When the foot pedals 132 are driven by a user, the intermediate portions of the lower reciprocating members 126 translate in a substantially linear path via the rollers 130 along the inclined members 122, and the front ends of the lower reciprocating members 126 move in circular paths about the rotation axis A, which drives the crank arms 128 and the crank wheels 124 in a rotational motion about axis A. The combination of the circular motion of the forward ends of the lower reciprocating members 126 and the linear motion of the intermediate portions of the foot members causes the pedals 132 at the rearward ends of the foot members to move in non-circular closed loop paths, such as substantially ovular and/or substantially elliptical closed loop paths. The closed loop paths traversed by the pedals 132 can be substantially similar to those described with reference to the pedals 32 of the machine 10. A closed loop path traversed by the foot pedals 132 can have a major axis defined by the two points of the path that are furthest apart. The major axis of one or more of the closed loop paths traversed by the pedals 132 can have an angle of inclination closer to vertical than to horizontal, such as at least 45°, at least 50°, at least 55°, at least 60°, at least 65°, at least 70°, at least 75°, at least 80°, and/or at least 85°, relative to a horizontal plane defined by the base 114. To cause such inclination of the closed loop paths of the pedals 132, the inclined members 122 can include a substantially linear portion over which the rollers 130 traverse. The inclined members 122 form a large angle of inclination a relative to the horizontal base 114, such as at least 45°, at least 50°, at least 55°, at least 60°, at least 65°, at least 70°, at least 75°, at least 80°, and/or at least 85°. This large angle of inclination which sets the path for the foot pedal motion can provide the user with a lower body exercise more akin to climbing than to walking or running on a level surface. Such a lower body exercise can be similar to that provided by a traditional stair climbing machine.

In various embodiments, the upper moment-producing mechanism 90 may include a first upper linkage and a second upper linkage corresponding to a left and right side of machine 100. The first and second upper linkages may include one or more of first and second handles 134, first and second links 138, first and second upper reciprocating members 140, and/or first and virtual crank arms 142a, respectively. The first and second upper linkages may operably transmit a force input from the user, at the handles 134, into a moment about the crankshaft 125.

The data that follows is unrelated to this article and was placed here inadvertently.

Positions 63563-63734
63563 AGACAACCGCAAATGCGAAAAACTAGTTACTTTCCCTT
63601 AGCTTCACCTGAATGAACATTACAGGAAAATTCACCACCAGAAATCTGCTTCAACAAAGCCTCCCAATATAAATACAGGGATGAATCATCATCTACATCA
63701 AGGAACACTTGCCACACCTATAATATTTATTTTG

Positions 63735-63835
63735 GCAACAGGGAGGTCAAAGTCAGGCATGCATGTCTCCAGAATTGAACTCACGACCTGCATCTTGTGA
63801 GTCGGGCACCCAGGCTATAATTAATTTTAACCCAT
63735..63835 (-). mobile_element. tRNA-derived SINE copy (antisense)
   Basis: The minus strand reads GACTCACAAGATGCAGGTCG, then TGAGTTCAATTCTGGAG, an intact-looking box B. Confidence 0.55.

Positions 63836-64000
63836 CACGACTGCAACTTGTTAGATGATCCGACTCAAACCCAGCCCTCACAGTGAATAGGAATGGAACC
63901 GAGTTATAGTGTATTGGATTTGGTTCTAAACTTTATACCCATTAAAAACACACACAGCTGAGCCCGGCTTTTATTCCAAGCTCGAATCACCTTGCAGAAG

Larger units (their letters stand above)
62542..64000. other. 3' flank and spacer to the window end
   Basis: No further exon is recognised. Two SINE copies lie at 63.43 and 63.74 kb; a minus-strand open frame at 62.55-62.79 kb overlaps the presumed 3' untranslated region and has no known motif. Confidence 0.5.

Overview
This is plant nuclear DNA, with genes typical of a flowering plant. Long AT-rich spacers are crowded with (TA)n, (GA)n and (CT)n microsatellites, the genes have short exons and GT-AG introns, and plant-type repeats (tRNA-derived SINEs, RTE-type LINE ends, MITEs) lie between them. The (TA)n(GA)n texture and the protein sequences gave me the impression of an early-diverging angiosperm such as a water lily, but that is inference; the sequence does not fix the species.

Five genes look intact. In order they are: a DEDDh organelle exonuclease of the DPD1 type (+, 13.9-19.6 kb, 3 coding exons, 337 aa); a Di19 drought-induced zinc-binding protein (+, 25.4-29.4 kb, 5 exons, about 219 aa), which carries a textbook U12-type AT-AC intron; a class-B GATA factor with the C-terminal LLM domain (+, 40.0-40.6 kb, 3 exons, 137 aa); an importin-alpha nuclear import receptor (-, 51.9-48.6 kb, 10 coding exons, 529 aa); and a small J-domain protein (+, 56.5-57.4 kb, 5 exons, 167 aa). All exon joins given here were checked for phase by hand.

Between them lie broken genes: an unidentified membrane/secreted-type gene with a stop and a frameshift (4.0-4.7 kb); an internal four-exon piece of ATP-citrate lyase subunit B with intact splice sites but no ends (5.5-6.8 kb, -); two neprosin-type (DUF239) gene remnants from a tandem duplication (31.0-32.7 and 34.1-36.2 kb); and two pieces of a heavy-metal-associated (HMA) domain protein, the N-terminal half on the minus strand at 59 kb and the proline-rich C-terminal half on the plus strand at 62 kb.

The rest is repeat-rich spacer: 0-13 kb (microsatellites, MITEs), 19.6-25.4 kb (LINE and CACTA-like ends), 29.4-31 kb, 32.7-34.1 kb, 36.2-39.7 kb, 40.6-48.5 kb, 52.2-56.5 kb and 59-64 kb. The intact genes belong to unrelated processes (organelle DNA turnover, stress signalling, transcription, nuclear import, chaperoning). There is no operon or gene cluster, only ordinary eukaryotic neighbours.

With reference to FIGS. 8-10, the first and second handles 134 may be pivotally coupled to the upper support structure 120 of the frame 112 at a horizontal axis D. Rotation of the handles 134 about the horizontal axis D causes corresponding rotation of first and second links 138, which are pivotably coupled at their radial ends to first and second upper reciprocating members 140. The first and second links 138 and the handle 134 may be pivotable about the D axis. For example, the first and second links 138 may be cantilevered off of handles 134 at the pivot aligned with the D axis. Each of the first and second links 138 may have angle ω with the respective handles 134. The angle may be measured from a plane passing through the axis D and the curve in the handle proximate the connection to the link 138. The angle ω may be any angle such as angles between 0 and 180 degrees. The angle ω may be optimized to one that is most comfortable to a single user or an average user. The lower ends of the upper reciprocating members 140 may pivotably connect to the first and second virtual crank arms 142a, respectively. The first and second virtual crank arms 142a may be rotatable relative to the rest of the upper reciprocating members 140 about respective axes B (which may be referred to as virtual crank arm axes). Axes B may be parallel to the crank axis A. Each axis B may be located proximal to an end of each of the upper reciprocating members 140. Each axis B may also be located proximal to one end of the virtual crank arm 142a. Each axis B may be offset radially in opposite directions from the axis A. Each respective virtual crank arm 142a may be perpendicular to axis A and each of the axes B, respectively. The distance between axis A and each axis B may define approximately the length of the virtual crank arm. This distance between axis A and each axis B is also the length of the moment arm of each virtual crank arm 142a which exerts a moment on the crankshaft. As used herein, the virtual crank arm 142a may be any device which exerts a moment on the crankshaft 125. For example, as used above the virtual crank arm 142a may be the disk 142. In another example, the virtual crank arm 142a may be a crank arm similar to crank arm 128. Each of the virtual crank arms may be a single length of semi-ridged to ridged material having pivots proximal to each end with one of the reciprocating members pivotably connected along axis B proximal to one end and the crankshaft fixedly connected along axis A proximally connected to the other end. The virtual crank arm may include more than two pivots and have any shape. As discussed hereafter, the virtual crank arm is described as being disk 142 but this is merely as an example, as the virtual crank arm may take any form operable to apply a moment to crankshaft 125. As such, each embodiment including the disk may also include the virtual crank arm or any other embodiment disk herein or would be understood by one of ordinary skill in the art as applicable.